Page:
How many times have you heard a pundit or politician answer a question by saying ‘eg’ rather than for example? Or start to count on their fingers as they make a list of things, “Well, ‘a’ we can do this, and ‘b’ we can do that.”
There’s a risible fashion for miming air quotation marks. You place both hands in the air with index and middle fingers flicked twice to indicate parenthesis. The gesture usually accompanies expressions of cynicism. When conveying sarcasm you accompany your quotation mime by rolling your eyes to the ceiling.
The split infinitive
How do you avoid the infamous split infinitive? The answer is you don’t have to if you don’t want to. The problem of the split infinitive only arises when the infinitive appears with the preposition to, and an accompanying adverb, or adverbial phrase. If you put adverbial words between the ‘to’ and the verb, you split the infinitive. Still, to pedants using a split infinitive can mark you out as uneducated.
I avoid the split infinitive only because it makes a sentence sound clunky.
The glitch is in the relationship between English and Latin. In Latin the infinitive appears as one word. You cannot split the infinitive in Latin. We dropped Latin grammar when men wore tights and cod pieces. The exception is public schools, such as Eton.
In any event, the rule is, there is no rule. Treat the split infinitive as a preference.
English not Scottish
My primary education was severely wanting in anything remotely connected to cultural education. I was chastised for saying “aye” instead of yes. I was told to lose dialect words, such as ‘siver’, the Edinburgh word for the drain in a road gutter, ‘stank’ in Glasgow.
When I entered drama tuition I was told sternly to lose my Scottish accent, or expect to lose my career in theatre. (I wanted to direct, but that’s another story.) Those tutors who warned me were both of English birth and sadly Scottish too. Colonised habits die hard.
I recall the furore over Glaswegian journalist Cliff Hanley’s entry to BBC Scotland’s morning radio news programme. The complaints poured in from all quarters of society, thousands of them, from Glaswegians to posh Jocks, all railing against a non-BBC voice. What was the BBC thinking? Snobbery and pomposity flowed as thick as molasses from listeners expressing outrage.
Only the Queen speaks the Queen’s English
Later, when I worked with the Royal Shakespeare Company, I was astonished to discover English actors speaking Shakespearian lines and sonnets in their local tongues, Somerset, Devon, Suffolk. The artistic director Trevor Nunn explained that local accents enrich characterisation. “That is the reality those actors bring to the role. Why should I demand a BBC accent and have everybody sound like a blueprint of voice tuition?”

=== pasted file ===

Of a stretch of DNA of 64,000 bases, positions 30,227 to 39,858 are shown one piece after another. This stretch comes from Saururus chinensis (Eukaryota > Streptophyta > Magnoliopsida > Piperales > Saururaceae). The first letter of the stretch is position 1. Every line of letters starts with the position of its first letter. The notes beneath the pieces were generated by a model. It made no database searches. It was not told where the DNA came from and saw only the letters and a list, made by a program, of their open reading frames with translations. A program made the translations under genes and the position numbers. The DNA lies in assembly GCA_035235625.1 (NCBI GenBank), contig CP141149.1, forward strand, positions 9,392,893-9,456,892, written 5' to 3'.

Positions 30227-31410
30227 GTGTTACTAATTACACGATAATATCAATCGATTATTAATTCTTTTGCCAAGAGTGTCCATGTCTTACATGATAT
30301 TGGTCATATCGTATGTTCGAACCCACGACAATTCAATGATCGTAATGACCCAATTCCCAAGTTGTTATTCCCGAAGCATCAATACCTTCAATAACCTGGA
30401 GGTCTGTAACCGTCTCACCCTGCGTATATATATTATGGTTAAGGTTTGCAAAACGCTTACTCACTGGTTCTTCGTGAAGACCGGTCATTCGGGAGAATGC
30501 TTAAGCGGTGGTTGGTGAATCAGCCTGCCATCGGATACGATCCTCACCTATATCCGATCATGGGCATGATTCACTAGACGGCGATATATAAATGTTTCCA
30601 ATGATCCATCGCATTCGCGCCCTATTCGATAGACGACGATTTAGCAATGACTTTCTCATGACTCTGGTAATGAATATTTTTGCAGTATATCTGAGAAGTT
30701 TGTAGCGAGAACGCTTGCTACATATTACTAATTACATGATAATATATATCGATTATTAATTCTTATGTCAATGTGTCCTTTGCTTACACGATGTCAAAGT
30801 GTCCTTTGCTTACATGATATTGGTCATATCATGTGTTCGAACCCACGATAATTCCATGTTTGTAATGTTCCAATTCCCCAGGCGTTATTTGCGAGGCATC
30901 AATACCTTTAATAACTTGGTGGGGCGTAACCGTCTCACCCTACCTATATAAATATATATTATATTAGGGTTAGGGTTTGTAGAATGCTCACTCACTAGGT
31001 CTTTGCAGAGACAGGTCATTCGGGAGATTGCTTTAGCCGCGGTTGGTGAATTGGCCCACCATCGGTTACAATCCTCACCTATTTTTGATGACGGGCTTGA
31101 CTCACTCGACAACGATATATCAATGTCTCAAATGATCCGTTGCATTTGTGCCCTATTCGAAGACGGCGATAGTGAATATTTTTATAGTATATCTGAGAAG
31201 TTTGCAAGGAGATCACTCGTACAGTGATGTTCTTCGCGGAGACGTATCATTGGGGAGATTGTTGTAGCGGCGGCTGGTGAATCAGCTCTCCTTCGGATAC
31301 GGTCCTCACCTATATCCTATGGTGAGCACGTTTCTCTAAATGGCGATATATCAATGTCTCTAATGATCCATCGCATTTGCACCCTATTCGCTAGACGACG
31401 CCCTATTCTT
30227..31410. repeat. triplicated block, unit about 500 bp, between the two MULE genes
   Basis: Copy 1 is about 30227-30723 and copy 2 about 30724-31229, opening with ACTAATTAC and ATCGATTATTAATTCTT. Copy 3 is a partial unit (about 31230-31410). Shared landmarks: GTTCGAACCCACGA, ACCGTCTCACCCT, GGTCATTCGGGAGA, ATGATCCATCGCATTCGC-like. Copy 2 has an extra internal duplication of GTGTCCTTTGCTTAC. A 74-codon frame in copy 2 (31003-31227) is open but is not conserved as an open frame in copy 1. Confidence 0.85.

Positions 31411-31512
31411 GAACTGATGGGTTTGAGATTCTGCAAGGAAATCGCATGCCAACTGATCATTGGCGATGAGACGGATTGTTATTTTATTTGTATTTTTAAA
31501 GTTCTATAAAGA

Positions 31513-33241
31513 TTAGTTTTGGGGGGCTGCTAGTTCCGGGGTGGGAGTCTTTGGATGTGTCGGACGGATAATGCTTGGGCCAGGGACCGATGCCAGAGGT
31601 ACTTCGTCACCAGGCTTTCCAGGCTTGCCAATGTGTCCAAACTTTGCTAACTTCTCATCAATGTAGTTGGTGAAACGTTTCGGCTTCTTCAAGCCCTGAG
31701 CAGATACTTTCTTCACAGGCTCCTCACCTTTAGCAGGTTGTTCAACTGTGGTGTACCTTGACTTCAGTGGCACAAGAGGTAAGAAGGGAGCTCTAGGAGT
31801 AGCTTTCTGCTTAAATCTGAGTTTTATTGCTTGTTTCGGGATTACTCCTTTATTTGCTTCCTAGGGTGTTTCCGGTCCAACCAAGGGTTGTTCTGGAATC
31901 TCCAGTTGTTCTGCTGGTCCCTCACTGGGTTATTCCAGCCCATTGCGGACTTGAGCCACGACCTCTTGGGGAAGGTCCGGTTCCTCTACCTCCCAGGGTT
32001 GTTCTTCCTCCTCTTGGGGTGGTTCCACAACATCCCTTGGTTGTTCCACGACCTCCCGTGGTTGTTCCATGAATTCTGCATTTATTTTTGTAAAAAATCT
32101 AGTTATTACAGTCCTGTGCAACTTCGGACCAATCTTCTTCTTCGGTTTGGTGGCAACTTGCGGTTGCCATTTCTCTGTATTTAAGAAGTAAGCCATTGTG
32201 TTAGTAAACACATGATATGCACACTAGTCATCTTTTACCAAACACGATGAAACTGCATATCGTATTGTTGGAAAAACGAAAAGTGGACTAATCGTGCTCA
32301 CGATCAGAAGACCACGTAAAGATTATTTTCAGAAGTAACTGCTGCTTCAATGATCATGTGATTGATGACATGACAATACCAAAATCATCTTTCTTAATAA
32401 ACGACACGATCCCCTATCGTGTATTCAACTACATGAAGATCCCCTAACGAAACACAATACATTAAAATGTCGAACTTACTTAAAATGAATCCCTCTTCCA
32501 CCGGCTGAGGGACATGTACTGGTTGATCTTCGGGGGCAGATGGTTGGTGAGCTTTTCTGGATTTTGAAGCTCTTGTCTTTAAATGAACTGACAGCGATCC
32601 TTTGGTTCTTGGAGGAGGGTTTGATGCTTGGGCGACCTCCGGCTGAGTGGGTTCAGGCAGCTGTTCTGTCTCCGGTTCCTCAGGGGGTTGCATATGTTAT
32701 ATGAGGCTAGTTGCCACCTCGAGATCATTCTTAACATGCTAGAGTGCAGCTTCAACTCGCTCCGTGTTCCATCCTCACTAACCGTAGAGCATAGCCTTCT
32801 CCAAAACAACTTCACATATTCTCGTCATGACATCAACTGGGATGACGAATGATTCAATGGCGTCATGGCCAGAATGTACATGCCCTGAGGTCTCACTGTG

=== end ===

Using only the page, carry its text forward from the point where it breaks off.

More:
English accents and dialect words are what make Shakespearian verse rhyme. Without it the verse doesn’t scan. That revelation coincided with the entertainment world opening the door to working class playwrights and actors: Arnold Wesker, C.P. Taylor, John Osborne, the multi-talented John Byrne; in actors we got the Welsh Stanley Baker, the Scottish Sean Connery, and the English Albert Finney, to name too few. Class barriers were breaking down.
Arriving full circle
Today, fashionable actors speak with plummy voices once more, and are educated at Eton. Presumably they’re no longer expected to make Shakespeare’s verse rhyme.
We are left with Scottish politicians who want people to think they had a full-blown English public school education, cold showers and all. That need for illusory status is another manifestation of what’s become to be known as the ‘Scottish cringe’, the feeling that as a Scot you are of less worth than people of the UK’s other nations.
When it comes to affecting an upper crust English accent the former MP, Malcolm Rifkind, who left his career shrouded in ordure, is top of the list of worst offenders. His strangled vowels are reminiscent of a chicken with constipation.
There are lots more public figures to choose from. Once aware of attempts at verbal diversion you’ll recognise the inferiority complex that manifests itself in so many Scots keen to be seen as upper-crust English, people who aim to govern the rest of us as if educated to do just that.
For the English-born listener with no ear for Scottish accents it can be daunting holding onto the sense of whatever is spoken in a Scottish native tongue. A composer friend handed back a video of Billy Connolly. “I can see he’s a very funny fellow, but I cannot understand a word he’s saying.”
As for people like me who spend long periods in the United States and return with a creeping pseudo American accent, the less said the better … dude.
I now ‘boldly’ hand this essay over to grammar pedants, or is it pendants?…..
(An abridged version of this essay was published in the September edition of iScot – support the march to full democracy, order a subscription.